This week my juniors have been reading an excerpt from Richard Wright’s autobiography, “Black Boy,” an unflinching look at what happens to the children of the poor. Born in Mississippi in 1908, Wright, the grandson of freed slaves, experienced grinding poverty. His parents moved to Memphis to find work and left six year-old Wright and his younger brother alone at home with almost nothing to eat and neighborhood bullies to fight off. When his parents separated, his desperate mother was forced to put her sons in an orphanage.
At every turn the adults in Wright’s life made questionable decisions – but understandable ones, given the lack of social and legal recourses available. Most tragic was the effect on their sensitive child, making him bitter and angry.
It’s a cautionary tale that rings true to my students. Most of them have families that struggle financially. They are growing up poor in the South, the part of the country with the largest number of impoverished children, and it shows.
In the United States, the federal poverty threshold (FPT) is $24,036 for a family of four with two children. Families need an income at least two times the FPT to meet their basic needs, so those who fall below that threshold are classified as low income.
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Poverty is also relative depending on where you live in the country. A family of four in Boston needs $85,800 to make ends meet annually. A family in McAllen, Texas, can get by with $53,600, according to the Economic Policy Institute’s Family Budget Calculator.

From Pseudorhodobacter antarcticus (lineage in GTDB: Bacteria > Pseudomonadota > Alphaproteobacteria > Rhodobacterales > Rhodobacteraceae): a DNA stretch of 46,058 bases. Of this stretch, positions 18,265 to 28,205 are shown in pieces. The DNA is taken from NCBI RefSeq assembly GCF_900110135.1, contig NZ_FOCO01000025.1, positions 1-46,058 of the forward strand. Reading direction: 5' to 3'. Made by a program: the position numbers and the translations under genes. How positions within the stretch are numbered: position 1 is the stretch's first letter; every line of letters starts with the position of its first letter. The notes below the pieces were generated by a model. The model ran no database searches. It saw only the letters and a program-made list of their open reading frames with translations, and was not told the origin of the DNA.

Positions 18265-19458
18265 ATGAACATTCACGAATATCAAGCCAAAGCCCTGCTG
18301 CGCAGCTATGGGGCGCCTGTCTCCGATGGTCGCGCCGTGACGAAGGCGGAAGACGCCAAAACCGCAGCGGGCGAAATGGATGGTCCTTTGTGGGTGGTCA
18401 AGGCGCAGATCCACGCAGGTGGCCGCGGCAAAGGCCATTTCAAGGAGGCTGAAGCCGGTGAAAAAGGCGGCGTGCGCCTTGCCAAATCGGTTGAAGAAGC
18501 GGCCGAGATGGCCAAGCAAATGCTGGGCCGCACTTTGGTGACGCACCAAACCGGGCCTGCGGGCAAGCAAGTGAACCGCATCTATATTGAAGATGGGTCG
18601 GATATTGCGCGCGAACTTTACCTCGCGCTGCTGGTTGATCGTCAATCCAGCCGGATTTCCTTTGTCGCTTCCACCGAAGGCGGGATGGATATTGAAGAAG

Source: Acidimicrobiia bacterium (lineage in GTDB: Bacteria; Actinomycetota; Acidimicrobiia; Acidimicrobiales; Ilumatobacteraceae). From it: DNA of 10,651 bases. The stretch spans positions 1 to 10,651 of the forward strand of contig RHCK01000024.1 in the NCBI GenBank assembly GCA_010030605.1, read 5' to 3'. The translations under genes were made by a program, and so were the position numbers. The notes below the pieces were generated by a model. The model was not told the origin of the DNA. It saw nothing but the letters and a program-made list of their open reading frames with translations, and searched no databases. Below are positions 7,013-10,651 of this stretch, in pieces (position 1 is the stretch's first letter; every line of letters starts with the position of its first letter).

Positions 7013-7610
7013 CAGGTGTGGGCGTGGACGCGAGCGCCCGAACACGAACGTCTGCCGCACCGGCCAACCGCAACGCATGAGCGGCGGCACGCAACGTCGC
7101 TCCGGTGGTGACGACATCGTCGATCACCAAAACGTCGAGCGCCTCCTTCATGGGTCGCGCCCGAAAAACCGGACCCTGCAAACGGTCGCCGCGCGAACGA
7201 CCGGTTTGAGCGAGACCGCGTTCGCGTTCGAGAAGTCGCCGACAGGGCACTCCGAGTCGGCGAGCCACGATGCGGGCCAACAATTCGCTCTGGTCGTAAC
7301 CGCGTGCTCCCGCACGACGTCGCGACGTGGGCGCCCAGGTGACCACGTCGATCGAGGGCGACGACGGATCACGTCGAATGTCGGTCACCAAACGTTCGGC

According to the 2015 Census data, 43 percent of all American children live in low-income families. The vast majority – 11 million – are white. More than 60 percent of all black, Hispanic, and American Indian children live in low-income families. More than half of those families have at least one parent working full-time. About half of low-income children live with married parents.
When Representative Jason Chaffetz quipped that poor people should choose health insurance over a flashy new phone, he echoed a long-running resentment and scorn that people with means have always had for the poor. In Victorian England, young Charles Dickens had to go to work at a boot black factory to help his father pay to get out of a debtor’s workhouse, an institution designed to inflict such misery on the poor that they would give up their indolent ways. Then, just as now, the economic realities of poverty were misunderstood or willfully ignored, and poverty was considered a failure of individual morality rather than a systemic issue.
That’s not to say that poor people don’t make bad decisions, but the larger reasons for poverty are economic and political, and the solutions have to begin there.
This week Senators Dianne Feinstein (D-Calif.) and Rob Portman (R-Ohio) and Congressmen Dave Loebsack (D-Iowa) and Steve Stivers (R-Ohio) sponsored the reintroduction of the Homeless Children and Youth Act, making funds available to help the 1.2 million homeless children in America. That’s a start. Now we need bipartisan opposition to the block grants and per capita caps on Medicaid proposed in the American Health Care Act, measures that will harm poor children. We also need bipartisan support of tax credits that help working families.
If we don’t make poor children a priority, we will visit upon another generation the miseries that Richard Wright described and which too many of my students know firsthand.
McSpadden teaches high school English in York, S.C. Email: firstname.lastname@example.org